The weather does not support farmers: an exploratory qualitative study in Kavre district, Nepal.

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Authors

Ishwar Tiwari , Denise Spitzer , Stephen Hodgins, Meghnath Dhimal , Shelby Yamamoto 

Abstract

Kavre district, Nepal, is highly vulnerable to climate change impacts, including increases in erratic rainfall, drought, floods, and landslides. As gender roles, culture, age, physical and physiological characteristics increase, mainly Nepalese women's and children's, health risks associated with climate change and air pollution, listening to and learning from women is critical. This study explores women's perspectives and lived experiences concerning climate change, consequent adverse impacts on agriculture and health, and ongoing adaptation and mitigation strategies. Assessing perspectives and lived experiences related to climate change can offer opportunities to explore understanding, local beliefs, experiences with adverse impacts and adaptation. We used a descriptive qualitative approach. An equal number of focus group discussions (FGDs, n=8) and key-informant interviews (KIIs, n=8) were conducted. Purposive and snowball sampling were used to recruit participants. Four research assistants with public health backgrounds and climate change training were employed to assist with this work. All interviews were conducted in the Nepali language using an interview guide. All KIIs and FGDs were audio-recorded and transcribed verbatim in Nepali. Data were analyzed in NVivo 1.7 using content analysis. Forty-two of the 48 participants identified as women. The largest proportion of participants was aged greater than or equal to 50 years (18/48), had no formal education (21/48), and were either older women (>55 years) (13/48) or mothers of children younger than five (11/48). Three main topical areas emerged from the FGDs and KIIs: (i) the winds of change, (ii) the unpredictability of weather, and (iii) acting locally. The study provides insights into how women and children in rural communities in a Nepali hill district experience, adapt and mitigate climate change impacts. These findings can help inform the development of interventions to better address women's and children's needs and concerns, essential to promoting well-being and reducing impacts exacerbated by climate change.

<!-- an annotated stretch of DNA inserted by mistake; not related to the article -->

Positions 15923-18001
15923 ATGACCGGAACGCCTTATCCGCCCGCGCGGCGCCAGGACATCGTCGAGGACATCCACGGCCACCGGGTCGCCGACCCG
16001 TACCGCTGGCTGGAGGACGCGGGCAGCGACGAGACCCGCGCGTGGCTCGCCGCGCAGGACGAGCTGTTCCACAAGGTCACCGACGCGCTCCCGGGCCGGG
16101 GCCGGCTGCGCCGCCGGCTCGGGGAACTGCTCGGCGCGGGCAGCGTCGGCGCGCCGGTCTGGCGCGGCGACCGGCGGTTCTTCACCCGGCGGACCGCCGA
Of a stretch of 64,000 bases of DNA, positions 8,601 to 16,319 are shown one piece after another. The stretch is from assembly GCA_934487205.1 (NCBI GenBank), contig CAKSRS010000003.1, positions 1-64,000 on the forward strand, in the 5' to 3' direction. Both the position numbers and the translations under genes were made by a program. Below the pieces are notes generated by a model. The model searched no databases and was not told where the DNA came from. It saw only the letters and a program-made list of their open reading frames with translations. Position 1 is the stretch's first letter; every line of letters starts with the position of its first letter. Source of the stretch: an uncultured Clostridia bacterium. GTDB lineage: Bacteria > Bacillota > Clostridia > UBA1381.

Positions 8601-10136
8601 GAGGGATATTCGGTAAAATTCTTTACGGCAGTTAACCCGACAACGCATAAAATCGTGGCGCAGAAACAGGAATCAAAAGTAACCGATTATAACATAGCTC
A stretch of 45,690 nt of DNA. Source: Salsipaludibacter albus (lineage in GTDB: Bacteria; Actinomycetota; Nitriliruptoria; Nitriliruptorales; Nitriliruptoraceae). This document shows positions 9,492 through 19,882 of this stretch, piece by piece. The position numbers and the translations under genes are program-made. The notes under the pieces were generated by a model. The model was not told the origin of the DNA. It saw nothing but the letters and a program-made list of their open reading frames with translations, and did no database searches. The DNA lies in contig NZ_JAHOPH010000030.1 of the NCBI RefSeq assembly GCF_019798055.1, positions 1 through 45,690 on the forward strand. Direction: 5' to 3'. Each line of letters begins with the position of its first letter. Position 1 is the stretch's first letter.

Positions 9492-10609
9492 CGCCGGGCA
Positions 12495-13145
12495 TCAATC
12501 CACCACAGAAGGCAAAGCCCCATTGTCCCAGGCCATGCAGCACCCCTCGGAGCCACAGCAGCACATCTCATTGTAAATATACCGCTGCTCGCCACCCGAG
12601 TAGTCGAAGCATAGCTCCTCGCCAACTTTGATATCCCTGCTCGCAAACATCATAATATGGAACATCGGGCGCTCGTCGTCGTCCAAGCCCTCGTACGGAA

DOI

https://doi.org/10.31223/X5RW9M

Subjects

Public Health

Keywords

Lived Experience, climate change, Health, women, children, Nepal

Dates

Published: 2023-06-22 17:46

License

CC BY Attribution 4.0 International

Additional Metadata

Data Availability (Reason not available):
The qualitative data can be provided to the journal upon request.

Conflict of interest statement:
No authors has any competing interest.